Ascorbic Acid Supplementation Improves Skeletal Muscle Oxidative Stress And Insulin Sensitivity In People With Type 2 Diabetes: Findings Of A Randomized Controlled Study
Notes for this study:
||Skeletal muscle (µg.g⁻¹ tissue). Control: before 7.8 ± 1.1, after 8.1 ± 0.6. Vitamin C 8.3 ± 1.1, after 7.9 ± 1.3. Plasma (µmol.l⁻¹). Control: before 268.6 ± 24.2, after 264.3 ± 23.9. Vitamin C: before 264.7 ± 16.l, after 254.4 ± 24.5
|Number of Subjects
||30-44, 45-64, 65+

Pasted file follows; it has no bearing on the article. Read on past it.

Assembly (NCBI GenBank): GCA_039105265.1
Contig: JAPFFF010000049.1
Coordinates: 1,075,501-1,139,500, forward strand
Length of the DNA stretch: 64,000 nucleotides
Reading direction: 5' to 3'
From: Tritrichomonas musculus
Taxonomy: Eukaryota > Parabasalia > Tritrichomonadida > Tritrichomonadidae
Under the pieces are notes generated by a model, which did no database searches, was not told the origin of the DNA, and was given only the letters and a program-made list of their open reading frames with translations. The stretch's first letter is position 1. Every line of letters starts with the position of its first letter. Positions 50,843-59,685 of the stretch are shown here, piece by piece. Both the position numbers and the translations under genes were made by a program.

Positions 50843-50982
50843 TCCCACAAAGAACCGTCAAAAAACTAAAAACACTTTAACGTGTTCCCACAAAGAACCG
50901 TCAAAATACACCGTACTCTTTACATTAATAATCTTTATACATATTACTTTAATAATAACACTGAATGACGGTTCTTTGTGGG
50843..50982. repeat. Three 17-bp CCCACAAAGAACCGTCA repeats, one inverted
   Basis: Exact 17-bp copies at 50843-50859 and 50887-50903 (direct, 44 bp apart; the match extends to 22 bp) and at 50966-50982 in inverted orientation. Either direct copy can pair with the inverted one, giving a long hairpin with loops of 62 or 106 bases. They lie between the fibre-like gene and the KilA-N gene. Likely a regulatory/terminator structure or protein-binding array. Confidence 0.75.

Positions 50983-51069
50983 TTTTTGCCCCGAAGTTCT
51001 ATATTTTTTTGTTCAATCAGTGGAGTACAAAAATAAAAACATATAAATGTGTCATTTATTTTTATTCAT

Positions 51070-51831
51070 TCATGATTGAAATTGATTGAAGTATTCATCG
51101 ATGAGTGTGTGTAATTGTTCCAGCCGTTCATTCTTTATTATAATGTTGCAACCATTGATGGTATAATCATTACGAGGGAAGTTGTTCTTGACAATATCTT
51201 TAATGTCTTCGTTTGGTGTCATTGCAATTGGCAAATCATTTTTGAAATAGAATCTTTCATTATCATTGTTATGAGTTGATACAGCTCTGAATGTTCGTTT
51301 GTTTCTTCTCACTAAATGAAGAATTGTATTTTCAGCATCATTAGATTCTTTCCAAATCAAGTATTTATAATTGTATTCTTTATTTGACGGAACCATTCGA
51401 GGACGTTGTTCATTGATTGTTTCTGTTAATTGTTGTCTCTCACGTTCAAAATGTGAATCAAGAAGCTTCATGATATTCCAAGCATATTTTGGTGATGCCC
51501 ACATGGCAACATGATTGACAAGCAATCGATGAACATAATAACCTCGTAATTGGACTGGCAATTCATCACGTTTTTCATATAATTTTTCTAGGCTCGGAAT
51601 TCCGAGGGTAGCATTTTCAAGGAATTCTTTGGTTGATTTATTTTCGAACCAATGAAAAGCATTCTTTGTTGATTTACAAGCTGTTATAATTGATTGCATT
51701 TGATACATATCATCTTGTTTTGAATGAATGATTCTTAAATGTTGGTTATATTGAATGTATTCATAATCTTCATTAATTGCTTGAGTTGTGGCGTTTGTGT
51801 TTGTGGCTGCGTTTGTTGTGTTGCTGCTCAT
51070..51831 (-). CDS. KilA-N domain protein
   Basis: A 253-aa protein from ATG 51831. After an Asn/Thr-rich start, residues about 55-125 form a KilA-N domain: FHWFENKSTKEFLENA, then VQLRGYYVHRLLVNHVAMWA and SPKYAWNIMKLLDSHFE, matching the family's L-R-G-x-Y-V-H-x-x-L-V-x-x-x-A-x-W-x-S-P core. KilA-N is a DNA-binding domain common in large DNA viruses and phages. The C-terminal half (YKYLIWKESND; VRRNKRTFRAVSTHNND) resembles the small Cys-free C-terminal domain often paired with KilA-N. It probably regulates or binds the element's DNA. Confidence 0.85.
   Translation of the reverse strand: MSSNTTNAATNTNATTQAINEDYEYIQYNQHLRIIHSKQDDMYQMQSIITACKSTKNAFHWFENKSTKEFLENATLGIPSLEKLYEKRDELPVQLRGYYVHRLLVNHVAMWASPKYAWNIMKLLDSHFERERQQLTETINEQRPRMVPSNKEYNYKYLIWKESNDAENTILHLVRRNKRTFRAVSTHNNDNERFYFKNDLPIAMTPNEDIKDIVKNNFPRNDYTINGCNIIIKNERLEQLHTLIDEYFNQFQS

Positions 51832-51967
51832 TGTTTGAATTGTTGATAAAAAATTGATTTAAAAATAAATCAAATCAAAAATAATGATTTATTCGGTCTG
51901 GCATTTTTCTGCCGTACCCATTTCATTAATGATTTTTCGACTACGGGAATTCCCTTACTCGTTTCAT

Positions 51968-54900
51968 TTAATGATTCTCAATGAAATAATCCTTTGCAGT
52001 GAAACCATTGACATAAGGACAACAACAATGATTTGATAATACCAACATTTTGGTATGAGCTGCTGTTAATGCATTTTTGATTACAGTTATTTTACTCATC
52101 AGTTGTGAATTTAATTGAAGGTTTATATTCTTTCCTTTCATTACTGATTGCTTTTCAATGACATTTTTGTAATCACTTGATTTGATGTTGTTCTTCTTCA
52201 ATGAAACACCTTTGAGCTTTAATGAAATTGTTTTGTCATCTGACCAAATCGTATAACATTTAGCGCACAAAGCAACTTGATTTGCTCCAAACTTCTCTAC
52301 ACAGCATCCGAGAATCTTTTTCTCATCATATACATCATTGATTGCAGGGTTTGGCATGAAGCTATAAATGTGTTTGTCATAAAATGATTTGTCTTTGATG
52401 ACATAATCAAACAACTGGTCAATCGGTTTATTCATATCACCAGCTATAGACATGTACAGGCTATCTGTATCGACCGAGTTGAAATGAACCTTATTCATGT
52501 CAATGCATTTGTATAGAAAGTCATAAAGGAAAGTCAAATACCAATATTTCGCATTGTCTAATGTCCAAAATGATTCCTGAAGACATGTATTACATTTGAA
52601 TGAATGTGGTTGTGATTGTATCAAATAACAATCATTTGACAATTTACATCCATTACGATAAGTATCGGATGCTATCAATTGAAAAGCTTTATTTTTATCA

In a randomized, double-blind, placebo-controlled cross-over study, 13 participants (7 finished) with type 2 diabetes took 500 mg of vitamin C or placebo twice daily for four months per stage, with a one month washout period in between. There were no statistically significant differences between vitamin C and placebo for fasting glucose, fasting insulin, HbA1c, total cholesterol, LDL, HDL, triglycerides, measures of body composition, antioxidant/oxidative stress measures, or various metabolic measures. The only statistically significant differences were for the peripheral insulin sensitivity index, which worsened during placebo and was largely unchanged during vitamin C, and superoxide dismutase activity in skeletal muscle which decreased during vitamin C and increased during placebo.